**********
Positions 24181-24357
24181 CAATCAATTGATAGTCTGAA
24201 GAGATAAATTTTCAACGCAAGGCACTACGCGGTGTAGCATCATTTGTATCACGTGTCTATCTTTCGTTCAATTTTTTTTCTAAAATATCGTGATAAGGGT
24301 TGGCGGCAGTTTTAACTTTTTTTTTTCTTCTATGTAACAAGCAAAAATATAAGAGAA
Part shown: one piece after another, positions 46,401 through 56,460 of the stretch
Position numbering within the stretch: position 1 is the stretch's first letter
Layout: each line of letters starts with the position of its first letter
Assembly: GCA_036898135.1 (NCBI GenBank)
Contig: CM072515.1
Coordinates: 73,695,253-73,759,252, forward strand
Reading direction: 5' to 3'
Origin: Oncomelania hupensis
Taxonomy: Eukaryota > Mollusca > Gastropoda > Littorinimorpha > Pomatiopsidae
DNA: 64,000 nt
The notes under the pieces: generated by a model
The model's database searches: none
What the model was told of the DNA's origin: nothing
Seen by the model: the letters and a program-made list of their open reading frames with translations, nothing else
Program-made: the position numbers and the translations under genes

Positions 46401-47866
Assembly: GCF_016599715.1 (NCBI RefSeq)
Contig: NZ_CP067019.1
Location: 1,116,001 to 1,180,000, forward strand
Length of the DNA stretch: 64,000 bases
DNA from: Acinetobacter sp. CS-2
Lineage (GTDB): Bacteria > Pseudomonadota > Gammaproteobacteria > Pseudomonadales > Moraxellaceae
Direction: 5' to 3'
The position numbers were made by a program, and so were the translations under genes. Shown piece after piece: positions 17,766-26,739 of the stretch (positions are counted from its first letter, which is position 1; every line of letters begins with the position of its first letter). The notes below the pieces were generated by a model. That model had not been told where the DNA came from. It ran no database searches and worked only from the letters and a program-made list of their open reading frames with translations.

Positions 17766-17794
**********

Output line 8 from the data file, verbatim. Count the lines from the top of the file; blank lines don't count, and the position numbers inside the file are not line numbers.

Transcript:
Assembly: GCA_036898135.1 (NCBI GenBank)